According to Burley, "There's a lot on the line for companies that must remediate or revise financial processes, especially for the rare occasions when financial restatements are needed. Everything from regulatory inquiries and fines to remediation costs — including labor, legal and other fees — to corporate reputation is at stake."

To help reduce the need for financial remediation or revisions, public companies should consider:

  • Reviewing internal controls regularly - Especially during periods of extended uncertainty and change, internal controls for finance and accounting operations may require review more than once a year — sometimes as often as monthly — to ensure that all processes are operating and feeding into reporting mechanisms as they should.

  • Keeping data in top shape - Any data used for financial reporting must be accurate, and for best results should be structured. For unstructured data to be most useful, it must be in a format that is readable for input and analysis such that advanced technologies (e.g., machine learning, advanced automation) are able to perform as well as finance and accounting teams need them to.

  • Evaluating solutions used for accounting standard implementation and monitoring - Advanced technology implementations can help accounting and finance teams stay ahead of the need for future financial process remediation. However, just as some solutions can be great enablers, others can introduce unexpected challenges. Compliance on "day one" of an accounting standard's effective date is one thing but building processes that are effective and sustainable long-term is another matter.

  • Identifying and addressing talent gaps - Just as accounting and finance professionals are upskilling in various technology areas, data scientists are quickly joining their teams — and for good reason. As increasingly more organizations digitally transform, talent skill-sets and technologies need to keep pace to manage risk organizationally and as it pertains to financial reporting.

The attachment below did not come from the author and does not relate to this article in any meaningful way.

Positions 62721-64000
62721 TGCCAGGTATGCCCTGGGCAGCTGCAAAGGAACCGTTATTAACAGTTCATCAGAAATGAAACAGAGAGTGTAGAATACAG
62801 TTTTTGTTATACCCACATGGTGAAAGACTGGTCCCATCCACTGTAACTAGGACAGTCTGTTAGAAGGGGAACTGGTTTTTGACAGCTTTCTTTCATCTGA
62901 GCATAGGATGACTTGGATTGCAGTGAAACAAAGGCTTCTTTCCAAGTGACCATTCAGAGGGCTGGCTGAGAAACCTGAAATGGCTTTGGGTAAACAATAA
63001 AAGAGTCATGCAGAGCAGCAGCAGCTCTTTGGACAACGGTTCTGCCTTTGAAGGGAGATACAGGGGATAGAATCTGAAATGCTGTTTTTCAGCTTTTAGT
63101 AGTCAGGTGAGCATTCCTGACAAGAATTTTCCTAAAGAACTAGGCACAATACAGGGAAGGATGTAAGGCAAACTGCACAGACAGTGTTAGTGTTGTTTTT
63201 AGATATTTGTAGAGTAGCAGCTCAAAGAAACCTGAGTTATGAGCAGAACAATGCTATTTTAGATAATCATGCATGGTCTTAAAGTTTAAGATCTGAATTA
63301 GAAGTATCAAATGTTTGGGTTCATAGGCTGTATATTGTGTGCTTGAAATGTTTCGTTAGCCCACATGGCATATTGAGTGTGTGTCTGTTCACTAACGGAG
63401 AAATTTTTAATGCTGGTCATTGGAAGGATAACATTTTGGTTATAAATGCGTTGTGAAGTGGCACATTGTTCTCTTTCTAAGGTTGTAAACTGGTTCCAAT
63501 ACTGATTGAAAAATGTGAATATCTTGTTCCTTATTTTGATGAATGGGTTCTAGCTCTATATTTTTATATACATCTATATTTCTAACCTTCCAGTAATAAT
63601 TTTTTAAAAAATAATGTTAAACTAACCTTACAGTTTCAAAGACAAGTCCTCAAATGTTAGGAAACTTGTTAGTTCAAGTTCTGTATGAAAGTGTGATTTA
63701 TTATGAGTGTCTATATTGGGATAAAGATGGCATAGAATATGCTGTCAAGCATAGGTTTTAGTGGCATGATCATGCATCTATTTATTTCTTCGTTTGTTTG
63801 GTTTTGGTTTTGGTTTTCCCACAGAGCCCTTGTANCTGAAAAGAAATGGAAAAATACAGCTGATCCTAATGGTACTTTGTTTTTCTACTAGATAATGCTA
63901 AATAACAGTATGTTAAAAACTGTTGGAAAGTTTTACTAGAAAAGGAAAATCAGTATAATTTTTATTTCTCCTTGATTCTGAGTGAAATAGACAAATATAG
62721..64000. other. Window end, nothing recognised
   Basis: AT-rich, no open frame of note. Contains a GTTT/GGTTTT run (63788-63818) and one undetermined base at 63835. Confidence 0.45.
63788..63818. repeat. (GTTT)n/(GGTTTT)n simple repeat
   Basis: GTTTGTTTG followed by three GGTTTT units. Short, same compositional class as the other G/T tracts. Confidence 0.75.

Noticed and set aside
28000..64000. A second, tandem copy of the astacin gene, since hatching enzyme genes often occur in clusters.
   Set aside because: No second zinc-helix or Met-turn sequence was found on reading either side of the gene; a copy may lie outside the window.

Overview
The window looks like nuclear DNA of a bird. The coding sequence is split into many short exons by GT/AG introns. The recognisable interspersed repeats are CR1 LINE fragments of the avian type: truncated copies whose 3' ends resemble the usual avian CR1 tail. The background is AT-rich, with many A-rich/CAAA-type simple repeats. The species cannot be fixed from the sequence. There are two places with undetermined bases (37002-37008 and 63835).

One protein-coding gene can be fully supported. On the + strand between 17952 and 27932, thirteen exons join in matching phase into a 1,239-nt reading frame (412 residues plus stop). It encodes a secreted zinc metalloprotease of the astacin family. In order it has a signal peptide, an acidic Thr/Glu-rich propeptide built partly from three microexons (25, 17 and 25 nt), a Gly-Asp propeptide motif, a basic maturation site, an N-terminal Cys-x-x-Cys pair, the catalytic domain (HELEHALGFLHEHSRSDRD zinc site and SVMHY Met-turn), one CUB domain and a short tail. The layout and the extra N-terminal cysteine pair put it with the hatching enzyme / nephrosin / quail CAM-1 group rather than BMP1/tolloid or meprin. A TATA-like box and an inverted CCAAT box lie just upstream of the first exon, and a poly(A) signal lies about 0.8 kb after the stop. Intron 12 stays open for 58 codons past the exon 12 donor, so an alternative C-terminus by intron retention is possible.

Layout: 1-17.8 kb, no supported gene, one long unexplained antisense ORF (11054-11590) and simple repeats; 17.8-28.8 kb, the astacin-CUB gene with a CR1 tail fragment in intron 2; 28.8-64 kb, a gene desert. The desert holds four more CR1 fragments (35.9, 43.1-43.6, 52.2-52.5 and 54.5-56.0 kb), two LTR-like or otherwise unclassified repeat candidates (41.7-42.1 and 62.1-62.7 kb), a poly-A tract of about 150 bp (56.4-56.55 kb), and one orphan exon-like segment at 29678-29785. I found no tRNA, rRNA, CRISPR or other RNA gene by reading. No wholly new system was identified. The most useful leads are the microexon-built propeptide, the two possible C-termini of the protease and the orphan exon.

About the online poll
More than 1,040 public company C-suite and other executives were polled online during a Deloitte's Center for Controllership webcast titled, "The need for speed in financial governance: Mitigating the risks of misstatements," on April 27, 2021. Answer rates differed by question.

About Deloitte
Deloitte provides industry-leading audit, consulting, tax and advisory services to many of the world's most admired brands, including nearly 90% of the Fortune 500® and more than 7,000 private companies. Our people come together for the greater good and work across the industry sectors that drive and shape today's marketplace — delivering measurable and lasting results that help reinforce public trust in our capital markets, inspire clients to see challenges as opportunities to transform and thrive, and help lead the way toward a stronger economy and a healthier society. Deloitte is proud to be part of the largest global professional services network serving our clients in the markets that are most important to them. Building on more than 175 years of service, our network of member firms spans more than 150 countries and territories. Learn how Deloitte's more than 330,000 people worldwide connect for impact at www.deloitte.com.

Deloitte refers to one or more of Deloitte Touche Tohmatsu Limited, a UK private company limited by guarantee ("DTTL"), its network of member firms, and their related entities. DTTL and each of its member firms are legally separate and independent entities. DTTL (also referred to as "Deloitte Global") does not provide services to clients. In the United States, Deloitte refers to one or more of the US member firms of DTTL, their related entities that operate using the "Deloitte" name in the United States and their respective affiliates. Certain services may not be available to attest clients under the rules and regulations of public accounting. Please see www.deloitte.com/about to learn more about our global network of member firms.

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SOURCE Deloitte